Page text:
Stop Talking About the ‘Catholic Vote’! It Doesn’t Exist
When the Obama administration announced last month that religiously-affiliated institutions would be required to provide health plans covering contraception, there was widespread talk that a wedge issue was emerging. Several prominent Catholic liberals were quick to point out that Obama would lose the Catholic vote and seriously damage his re-election prospects. But as Republican politicians gleefully piled on, the evidence for such a dire development—and indeed, for the continued existence of anything you could describe as a “Catholic vote”—has diminished almost daily.
Of course, the White House responded to the Catholic Bishops’ furor with a deft maneuver that changed the political dynamics of the issue, offering a compromise that allowed the cost of contraception coverage to be borne by insurance companies, not the religiously-affiliated institutions themselves. This step won immediate praise from the leadership of the Catholic Health Association, Catholic Charities, the Association of Jesuit Colleges and Universities, the Sisters of Mercy of the Americas, and the Leadership Conference of Women Religious. But the split among Catholic elites simply reinforced the more fundamental reality: American Catholics are hardly monolithic, even on issues supposedly touching on the Church’s authority and teachings.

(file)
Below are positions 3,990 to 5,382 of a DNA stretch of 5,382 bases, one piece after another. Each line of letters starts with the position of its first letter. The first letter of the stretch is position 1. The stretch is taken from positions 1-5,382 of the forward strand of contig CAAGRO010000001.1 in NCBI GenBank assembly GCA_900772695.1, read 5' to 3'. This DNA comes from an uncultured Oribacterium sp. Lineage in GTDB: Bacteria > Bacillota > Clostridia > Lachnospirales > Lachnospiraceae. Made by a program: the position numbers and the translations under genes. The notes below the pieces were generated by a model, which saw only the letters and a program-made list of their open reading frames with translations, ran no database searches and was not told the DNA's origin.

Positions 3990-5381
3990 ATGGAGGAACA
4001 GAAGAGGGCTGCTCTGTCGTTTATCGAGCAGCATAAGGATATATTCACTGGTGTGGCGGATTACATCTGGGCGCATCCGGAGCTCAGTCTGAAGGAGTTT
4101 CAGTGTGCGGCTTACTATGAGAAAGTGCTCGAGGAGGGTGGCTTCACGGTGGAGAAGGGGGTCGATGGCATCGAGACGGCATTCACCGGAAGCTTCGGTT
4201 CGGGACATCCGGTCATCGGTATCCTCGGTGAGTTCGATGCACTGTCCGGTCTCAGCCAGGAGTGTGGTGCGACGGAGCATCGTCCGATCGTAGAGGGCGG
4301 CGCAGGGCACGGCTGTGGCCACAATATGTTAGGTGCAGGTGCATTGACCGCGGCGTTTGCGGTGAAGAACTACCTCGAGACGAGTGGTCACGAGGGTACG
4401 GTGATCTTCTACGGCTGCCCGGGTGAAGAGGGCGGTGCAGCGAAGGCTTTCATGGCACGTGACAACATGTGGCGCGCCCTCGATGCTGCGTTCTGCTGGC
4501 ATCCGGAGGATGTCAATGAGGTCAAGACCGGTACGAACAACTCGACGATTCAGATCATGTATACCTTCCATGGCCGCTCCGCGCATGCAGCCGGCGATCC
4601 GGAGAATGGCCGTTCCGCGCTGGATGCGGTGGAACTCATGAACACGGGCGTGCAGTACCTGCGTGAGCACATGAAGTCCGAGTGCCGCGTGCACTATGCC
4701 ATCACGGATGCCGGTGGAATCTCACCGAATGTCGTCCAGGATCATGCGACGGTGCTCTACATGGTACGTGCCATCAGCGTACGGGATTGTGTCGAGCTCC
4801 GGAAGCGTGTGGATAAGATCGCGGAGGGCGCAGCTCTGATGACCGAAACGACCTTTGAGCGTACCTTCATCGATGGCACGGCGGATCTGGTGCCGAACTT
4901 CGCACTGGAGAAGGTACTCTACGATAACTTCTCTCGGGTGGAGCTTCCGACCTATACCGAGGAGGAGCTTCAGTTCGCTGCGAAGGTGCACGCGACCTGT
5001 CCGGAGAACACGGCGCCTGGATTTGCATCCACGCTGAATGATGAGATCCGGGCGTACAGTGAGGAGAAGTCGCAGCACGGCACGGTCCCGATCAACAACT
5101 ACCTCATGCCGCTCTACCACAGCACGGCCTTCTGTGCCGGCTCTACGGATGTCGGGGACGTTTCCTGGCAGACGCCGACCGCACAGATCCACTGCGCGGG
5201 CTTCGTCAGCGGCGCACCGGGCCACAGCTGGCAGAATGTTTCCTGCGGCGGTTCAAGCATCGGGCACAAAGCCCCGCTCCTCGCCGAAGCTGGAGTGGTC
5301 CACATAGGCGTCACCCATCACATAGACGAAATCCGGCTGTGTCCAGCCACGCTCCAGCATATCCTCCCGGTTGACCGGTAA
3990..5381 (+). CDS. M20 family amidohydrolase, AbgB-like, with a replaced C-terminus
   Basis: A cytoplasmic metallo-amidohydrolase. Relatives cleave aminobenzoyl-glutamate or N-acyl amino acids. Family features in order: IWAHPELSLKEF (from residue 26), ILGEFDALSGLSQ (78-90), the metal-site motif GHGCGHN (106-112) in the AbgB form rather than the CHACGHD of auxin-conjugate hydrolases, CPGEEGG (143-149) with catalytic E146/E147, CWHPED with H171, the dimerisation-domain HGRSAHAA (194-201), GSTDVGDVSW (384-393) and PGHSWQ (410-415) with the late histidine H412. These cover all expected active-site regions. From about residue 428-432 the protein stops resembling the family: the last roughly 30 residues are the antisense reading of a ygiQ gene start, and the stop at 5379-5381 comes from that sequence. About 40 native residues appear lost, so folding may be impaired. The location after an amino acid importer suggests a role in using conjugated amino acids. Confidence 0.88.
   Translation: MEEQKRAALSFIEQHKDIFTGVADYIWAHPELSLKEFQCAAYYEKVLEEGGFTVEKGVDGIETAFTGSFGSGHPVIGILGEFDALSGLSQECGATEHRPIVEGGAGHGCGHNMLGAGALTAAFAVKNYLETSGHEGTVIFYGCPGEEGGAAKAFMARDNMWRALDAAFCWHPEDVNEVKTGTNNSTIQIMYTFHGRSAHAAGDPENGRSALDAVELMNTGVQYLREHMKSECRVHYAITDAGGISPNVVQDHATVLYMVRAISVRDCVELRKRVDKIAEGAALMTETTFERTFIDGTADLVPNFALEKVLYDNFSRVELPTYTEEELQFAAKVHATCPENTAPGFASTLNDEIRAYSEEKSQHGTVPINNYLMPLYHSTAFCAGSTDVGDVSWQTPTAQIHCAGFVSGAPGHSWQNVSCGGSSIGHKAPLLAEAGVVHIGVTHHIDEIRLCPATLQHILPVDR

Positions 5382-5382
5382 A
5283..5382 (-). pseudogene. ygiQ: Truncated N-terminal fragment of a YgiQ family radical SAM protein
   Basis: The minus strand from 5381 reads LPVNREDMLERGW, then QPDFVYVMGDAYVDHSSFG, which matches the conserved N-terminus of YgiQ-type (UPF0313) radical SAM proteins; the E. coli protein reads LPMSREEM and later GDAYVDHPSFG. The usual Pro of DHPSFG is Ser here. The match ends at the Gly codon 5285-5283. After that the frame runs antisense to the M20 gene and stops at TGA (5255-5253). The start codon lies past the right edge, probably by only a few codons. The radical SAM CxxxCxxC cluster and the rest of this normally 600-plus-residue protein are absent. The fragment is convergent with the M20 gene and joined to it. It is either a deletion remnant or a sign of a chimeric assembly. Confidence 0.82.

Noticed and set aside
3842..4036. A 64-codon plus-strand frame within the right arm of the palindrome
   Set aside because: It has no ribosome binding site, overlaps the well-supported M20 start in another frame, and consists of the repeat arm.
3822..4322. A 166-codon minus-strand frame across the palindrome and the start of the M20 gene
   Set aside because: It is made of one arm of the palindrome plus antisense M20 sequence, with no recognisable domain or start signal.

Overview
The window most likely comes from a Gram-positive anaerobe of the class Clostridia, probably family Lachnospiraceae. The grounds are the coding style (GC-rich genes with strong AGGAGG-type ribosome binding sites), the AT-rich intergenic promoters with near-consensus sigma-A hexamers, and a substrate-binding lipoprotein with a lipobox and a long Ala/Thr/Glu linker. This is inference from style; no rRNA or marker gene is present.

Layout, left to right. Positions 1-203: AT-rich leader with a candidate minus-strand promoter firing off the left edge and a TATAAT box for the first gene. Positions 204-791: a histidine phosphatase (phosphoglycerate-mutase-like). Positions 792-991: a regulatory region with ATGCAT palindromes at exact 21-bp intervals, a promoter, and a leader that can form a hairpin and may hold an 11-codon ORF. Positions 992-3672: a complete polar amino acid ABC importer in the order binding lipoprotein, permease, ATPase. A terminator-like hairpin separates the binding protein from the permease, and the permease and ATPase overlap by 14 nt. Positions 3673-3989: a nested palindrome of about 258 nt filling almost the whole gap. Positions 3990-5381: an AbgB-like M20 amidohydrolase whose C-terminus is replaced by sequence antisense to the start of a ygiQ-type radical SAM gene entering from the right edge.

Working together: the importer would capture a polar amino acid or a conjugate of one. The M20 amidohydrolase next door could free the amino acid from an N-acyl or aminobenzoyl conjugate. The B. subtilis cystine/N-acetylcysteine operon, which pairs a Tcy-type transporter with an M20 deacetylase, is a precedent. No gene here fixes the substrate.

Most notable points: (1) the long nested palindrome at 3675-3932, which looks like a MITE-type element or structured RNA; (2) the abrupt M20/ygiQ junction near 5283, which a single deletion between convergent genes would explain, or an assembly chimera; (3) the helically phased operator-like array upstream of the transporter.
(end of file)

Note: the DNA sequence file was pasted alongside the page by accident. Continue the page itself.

Polling of Americans on the contraception mandate controversy has produced significantly varying results, often depending on when the poll was taken and question wording and order. But no survey has shown a significant difference between Catholics and other voters on this issue. (John Sides found some evidence of a drop in approval ratings for Obama among highly-observant and conservative Catholics, but conceded that these are largely already Obama opponents.) Among the many polls, the most credible is perhaps a Democracy Corps survey that formulates the positions of the administration and of the Bishops in their own words. The results show that Catholics support the administration’s position by a 49-42 margin—barely distinguishable from the full pool of respondents, who support the administration’s position by a 49-43 margin.
This should come as no particular surprise to anyone familiar with the history of U.S. Catholic lay attitudes on issues where the Church hierarchy has taken strong positions. The most thorough recent research on public opinion involving abortion and same-sex marriage—issues where the Catholic Church has clear, unambiguous positions that are frequently communicated to the laity via channels ranging from papal encyclicals to the parish pulpit—comes from the Public Religion Research Institute, which did a major survey examining the views of Americans of differing confessional backgrounds in June of last year. At that time, 56 percent of all Americans and 54 percent of Catholics indicated they thought abortions should be legal in all or most circumstances. Only 29 percent of white evangelical Protestants, however, support legalized abortion—another indication that the anti-choice base in American politics is now more Protestant than Catholic.